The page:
Teaching students to become active readers and monitor their comprehension is an important part of becoming a successful reader.
For many readers, the process of decoding is taxing and can interfere with comprehension. When students think about their thinking and pay attention to the story that is developing in their head as they read, they can more actively check their comprehension and seek help resolving any inconsistencies.
Teaching students to think about their thinking can take many forms.
- Thinking routines (from Project Zero) can help make students’ thinking visible while they read. A thinking routine is a set of questions or a brief sequence of steps used to scaffold student thinking. These routines help make students’ learning processes visible, offering a way for them to make sense of what they read.
- When students aren’t sure if they understand what they’ve read, you can offer them strategies such as rereading or leaving a sticky note in places where they have questions.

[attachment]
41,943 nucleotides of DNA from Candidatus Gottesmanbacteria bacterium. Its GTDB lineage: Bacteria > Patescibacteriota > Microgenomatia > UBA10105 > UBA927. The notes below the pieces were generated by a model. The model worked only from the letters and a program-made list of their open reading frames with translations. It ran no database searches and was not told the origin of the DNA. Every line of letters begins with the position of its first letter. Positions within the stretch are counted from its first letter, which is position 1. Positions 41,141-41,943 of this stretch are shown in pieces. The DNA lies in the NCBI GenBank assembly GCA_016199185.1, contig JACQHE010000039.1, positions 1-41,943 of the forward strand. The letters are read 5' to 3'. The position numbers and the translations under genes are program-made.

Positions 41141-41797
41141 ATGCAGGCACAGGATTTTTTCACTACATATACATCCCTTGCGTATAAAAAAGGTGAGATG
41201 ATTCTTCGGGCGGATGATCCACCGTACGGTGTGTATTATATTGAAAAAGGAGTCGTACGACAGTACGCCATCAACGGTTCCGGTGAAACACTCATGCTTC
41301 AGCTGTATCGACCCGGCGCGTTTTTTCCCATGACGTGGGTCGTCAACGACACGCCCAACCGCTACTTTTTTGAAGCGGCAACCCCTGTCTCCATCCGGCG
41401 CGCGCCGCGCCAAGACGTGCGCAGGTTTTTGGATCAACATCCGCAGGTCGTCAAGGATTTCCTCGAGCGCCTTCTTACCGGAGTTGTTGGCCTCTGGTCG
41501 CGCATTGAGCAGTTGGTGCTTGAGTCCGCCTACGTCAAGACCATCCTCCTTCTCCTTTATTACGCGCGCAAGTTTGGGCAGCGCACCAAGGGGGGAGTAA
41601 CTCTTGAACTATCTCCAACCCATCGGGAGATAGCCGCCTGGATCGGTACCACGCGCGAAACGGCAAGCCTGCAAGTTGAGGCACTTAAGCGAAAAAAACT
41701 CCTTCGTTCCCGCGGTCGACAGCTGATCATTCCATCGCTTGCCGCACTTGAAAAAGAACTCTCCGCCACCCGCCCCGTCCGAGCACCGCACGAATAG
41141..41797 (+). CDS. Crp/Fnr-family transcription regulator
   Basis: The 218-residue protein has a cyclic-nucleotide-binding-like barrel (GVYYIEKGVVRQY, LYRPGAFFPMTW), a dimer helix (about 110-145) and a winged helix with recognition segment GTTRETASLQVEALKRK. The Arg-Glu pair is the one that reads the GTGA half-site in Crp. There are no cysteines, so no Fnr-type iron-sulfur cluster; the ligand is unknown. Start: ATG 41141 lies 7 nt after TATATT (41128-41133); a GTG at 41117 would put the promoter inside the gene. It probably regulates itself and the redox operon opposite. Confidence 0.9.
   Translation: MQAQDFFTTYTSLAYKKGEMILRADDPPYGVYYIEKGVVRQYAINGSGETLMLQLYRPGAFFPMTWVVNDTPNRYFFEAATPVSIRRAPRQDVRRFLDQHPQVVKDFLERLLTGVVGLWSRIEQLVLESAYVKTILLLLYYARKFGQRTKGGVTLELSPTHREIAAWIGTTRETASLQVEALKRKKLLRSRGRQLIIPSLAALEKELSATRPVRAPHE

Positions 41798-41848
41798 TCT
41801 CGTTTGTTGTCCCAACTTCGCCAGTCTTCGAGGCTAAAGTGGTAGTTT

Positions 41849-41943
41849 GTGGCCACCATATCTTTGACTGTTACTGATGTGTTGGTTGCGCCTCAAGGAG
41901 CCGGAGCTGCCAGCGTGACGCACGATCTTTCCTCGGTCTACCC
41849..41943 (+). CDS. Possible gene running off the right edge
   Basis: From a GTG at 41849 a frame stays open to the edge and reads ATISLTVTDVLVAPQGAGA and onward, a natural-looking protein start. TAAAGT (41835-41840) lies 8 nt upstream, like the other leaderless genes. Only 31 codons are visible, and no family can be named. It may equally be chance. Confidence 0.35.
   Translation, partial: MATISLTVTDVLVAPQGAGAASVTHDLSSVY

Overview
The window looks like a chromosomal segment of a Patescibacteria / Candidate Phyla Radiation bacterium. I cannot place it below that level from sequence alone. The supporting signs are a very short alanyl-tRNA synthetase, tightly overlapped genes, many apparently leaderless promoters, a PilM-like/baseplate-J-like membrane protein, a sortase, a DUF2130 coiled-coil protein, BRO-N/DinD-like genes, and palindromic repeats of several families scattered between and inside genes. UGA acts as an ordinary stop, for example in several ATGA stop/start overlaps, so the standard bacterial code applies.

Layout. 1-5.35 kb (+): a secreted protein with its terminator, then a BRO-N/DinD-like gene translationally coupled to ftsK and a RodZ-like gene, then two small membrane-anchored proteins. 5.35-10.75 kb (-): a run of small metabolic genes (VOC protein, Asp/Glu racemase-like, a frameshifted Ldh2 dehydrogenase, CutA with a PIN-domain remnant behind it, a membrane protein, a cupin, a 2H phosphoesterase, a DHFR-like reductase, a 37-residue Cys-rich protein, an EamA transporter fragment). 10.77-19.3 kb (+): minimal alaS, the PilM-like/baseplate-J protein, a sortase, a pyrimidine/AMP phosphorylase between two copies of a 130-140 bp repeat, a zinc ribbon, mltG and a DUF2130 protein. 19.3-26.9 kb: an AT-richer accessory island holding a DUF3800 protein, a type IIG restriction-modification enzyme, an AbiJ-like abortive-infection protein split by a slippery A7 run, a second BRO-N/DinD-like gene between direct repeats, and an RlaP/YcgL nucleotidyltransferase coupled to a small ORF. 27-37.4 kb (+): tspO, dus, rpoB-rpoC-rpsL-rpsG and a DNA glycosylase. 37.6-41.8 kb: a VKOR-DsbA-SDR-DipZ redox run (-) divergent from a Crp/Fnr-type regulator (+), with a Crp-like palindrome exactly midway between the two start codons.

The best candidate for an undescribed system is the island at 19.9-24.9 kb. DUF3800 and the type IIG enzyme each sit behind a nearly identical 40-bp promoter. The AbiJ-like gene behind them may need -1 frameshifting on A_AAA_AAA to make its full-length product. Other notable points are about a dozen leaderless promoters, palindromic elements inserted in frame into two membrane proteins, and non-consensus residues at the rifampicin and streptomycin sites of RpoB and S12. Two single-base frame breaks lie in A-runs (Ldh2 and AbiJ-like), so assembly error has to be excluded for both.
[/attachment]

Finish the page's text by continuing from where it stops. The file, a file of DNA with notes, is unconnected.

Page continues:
- Use “turn-and-talk partners” to encourage peer collaboration and let students articulate and discuss their understanding of a text.
For more metacognitive strategies that can boost reading comprehension, check out these suggestions from the Landmark School Outreach Professional Development for Educators.
- Caitlin Vanderberg, M.Ed., SMARTS Associate
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SMARTS Executive Function Curriculum: smarts-ef.org
Research Institute for Learning and Development: researchild.org
The Institute for Learning and Development: ildlex.org